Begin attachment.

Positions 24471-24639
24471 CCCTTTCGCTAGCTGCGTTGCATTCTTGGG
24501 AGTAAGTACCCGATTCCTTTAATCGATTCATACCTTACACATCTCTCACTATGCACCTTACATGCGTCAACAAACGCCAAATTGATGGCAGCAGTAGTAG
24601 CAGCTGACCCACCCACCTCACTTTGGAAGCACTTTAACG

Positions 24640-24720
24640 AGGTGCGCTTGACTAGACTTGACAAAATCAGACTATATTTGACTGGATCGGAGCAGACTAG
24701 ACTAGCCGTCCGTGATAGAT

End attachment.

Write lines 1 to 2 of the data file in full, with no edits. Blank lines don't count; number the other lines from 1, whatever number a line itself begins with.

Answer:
Positions 24471-24639
24471 CCCTTTCGCTAGCTGCGTTGCATTCTTGGG